The topic of tipping culture has been making the news on a fairly regular basis in recent weeks as “tipflation” continues to cause headaches for Canadians. Unfortunately for ginger beef-loving Calgarians, that won’t be a problem at the iconic Silver Inn Restaurant when it closes its doors for good in just a few weeks.
With a number of expansions across the country, Toronto-based restaurant chain Paramount Fine Foods won’t be closing up shop anytime soon, but the restaurant’s investors are looking to close the door on its founder Mohamed Fakih.
Catch up on these stories and more in our weekly roundup of interesting Canadian food stories.
Calgary’s iconic Silver Inn Restaurant to close after almost 50 years
As the birthplace of ginger beef, Silver Inn Restaurant has been a Calgary culinary institution for nearly half a century. As such, the city was dealt a rather difficult blow this past week when the Tuxedo Park eatery announced that it will soon be closing for good.
The restaurant will serve its last meal on October 9, but the owners have hinted at the possibility of opening a new Silver Inn concept at some point down the road.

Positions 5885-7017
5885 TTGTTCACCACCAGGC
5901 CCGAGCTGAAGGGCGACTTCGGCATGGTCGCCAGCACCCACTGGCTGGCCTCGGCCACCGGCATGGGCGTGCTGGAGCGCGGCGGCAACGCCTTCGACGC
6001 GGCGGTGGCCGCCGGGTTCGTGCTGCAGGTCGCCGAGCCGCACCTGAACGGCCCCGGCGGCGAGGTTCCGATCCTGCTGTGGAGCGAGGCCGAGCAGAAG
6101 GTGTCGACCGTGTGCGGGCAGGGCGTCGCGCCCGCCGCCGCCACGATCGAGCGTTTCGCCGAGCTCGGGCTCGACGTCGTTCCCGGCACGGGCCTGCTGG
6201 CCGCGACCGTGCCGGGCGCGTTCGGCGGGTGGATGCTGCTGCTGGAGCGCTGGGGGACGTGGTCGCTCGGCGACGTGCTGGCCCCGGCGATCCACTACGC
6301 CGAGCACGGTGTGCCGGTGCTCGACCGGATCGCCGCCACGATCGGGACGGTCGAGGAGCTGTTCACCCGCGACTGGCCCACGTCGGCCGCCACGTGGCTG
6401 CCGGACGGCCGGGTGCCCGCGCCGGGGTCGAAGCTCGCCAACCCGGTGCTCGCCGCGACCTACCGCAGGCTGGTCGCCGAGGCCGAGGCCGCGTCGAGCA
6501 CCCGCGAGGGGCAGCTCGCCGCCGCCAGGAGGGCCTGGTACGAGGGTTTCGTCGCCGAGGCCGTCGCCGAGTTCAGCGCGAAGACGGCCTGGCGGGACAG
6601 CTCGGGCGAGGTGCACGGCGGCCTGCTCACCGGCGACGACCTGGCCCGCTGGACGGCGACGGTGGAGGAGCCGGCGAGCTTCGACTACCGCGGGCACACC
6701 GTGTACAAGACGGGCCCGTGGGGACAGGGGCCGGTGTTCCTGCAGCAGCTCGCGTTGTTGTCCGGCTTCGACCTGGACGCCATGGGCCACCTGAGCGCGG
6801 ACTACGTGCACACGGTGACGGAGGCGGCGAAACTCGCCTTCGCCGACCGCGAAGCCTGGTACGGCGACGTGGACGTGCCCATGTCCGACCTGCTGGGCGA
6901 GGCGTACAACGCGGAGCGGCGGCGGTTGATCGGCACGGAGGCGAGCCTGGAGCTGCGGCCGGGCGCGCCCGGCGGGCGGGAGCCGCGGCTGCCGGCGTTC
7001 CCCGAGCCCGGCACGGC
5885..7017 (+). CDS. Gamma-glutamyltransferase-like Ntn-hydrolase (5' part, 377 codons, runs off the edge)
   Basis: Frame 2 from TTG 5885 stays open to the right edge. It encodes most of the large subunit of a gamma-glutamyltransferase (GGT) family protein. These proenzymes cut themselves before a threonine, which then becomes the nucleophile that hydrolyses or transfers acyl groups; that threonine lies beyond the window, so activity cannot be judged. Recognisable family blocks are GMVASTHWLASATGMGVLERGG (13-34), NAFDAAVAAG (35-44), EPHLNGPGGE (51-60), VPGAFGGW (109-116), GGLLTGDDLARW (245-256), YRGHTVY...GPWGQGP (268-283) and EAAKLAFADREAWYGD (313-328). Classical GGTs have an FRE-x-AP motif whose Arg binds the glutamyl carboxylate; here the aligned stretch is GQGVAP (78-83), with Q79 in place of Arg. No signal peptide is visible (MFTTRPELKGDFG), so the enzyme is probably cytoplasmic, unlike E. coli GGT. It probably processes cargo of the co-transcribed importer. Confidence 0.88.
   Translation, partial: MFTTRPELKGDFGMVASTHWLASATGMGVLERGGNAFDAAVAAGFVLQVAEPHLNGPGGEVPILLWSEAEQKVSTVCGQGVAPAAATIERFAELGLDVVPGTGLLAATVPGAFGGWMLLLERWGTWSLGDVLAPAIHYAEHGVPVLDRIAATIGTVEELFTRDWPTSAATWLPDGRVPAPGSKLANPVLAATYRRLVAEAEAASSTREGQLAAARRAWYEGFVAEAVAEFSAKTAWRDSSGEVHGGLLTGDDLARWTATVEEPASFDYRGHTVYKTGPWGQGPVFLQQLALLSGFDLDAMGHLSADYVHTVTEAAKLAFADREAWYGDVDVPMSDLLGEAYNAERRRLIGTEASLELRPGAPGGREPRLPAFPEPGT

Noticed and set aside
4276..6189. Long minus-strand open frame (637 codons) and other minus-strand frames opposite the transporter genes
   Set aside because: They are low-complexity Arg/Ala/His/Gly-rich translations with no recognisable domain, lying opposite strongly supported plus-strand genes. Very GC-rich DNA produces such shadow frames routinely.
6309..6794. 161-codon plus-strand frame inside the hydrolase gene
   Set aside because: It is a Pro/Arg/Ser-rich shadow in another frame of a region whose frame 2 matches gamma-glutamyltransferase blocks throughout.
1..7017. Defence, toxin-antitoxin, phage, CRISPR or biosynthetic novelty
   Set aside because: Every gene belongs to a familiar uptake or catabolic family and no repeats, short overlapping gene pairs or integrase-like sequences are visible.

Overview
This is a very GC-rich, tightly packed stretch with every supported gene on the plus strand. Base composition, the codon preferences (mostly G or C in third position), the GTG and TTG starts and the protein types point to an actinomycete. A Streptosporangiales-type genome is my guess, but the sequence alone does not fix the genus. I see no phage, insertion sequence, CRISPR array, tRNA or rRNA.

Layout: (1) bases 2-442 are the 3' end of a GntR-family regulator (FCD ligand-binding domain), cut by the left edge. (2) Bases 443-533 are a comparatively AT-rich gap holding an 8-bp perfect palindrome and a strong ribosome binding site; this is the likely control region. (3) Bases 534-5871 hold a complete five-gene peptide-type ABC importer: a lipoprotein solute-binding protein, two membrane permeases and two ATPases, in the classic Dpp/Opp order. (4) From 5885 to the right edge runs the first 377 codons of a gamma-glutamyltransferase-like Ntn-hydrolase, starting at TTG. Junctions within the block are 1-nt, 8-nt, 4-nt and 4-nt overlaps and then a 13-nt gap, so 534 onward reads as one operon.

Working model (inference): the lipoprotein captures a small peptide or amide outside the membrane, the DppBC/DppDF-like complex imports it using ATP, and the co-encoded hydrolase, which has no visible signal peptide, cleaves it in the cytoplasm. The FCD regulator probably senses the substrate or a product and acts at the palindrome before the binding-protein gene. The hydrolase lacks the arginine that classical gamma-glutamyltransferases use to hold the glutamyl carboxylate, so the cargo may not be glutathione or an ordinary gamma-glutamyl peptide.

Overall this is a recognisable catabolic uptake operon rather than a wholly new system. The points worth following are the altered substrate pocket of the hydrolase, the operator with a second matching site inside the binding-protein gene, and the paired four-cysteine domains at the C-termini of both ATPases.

Read the full story at CTV News.
Canadian tipping culture continues to cause headaches
Canadian “tipflation” has been a highly contentious topic for some time now, but as prices and—by extension—the expectation of gratuity continue to rise, many are hopeful that tipping culture in Canada will inevitably come to an end.
Some businesses have begun looking at ways to do away with gratuities entirely, but because tipping has historically been used to supplement employee wages, it will likely be a long time before we see a significant culture shift.
Visit CBC News for more.
Tensions rise between Paramount Fine Foods investors and founder Mohamad Fakih
The owner and founder of Lebanese restaurant chain Paramount Fine Foods, Mohamad Fakih, is currently involved in a querulous court battle with investors to retain his position of officer and director of the chain.
The Order of Canada recipient has been long been lauded for spearheading community endeavours as well as numerous philanthropic food-focused efforts around the globe, so the accusation that he has been using investments for his personal benefit does feel like a bit of a stretch.
Head to the Financial Post for the full story.
PEI food community steps up in the aftermath of Fiona
Although the state of P.E.I. is far from returning to its pre-Fiona glory, the local food and beverage community has been using what resources they have left to both feed and shelter their fellow Islanders.
From Thai Pad food truck to Water Prince Corner Shop, to the P.E.I. Community Fridge and many more, it’s always incredible to see how Canadian hospitality steps up to support their local communities.
Check out this story from CBC News to read more.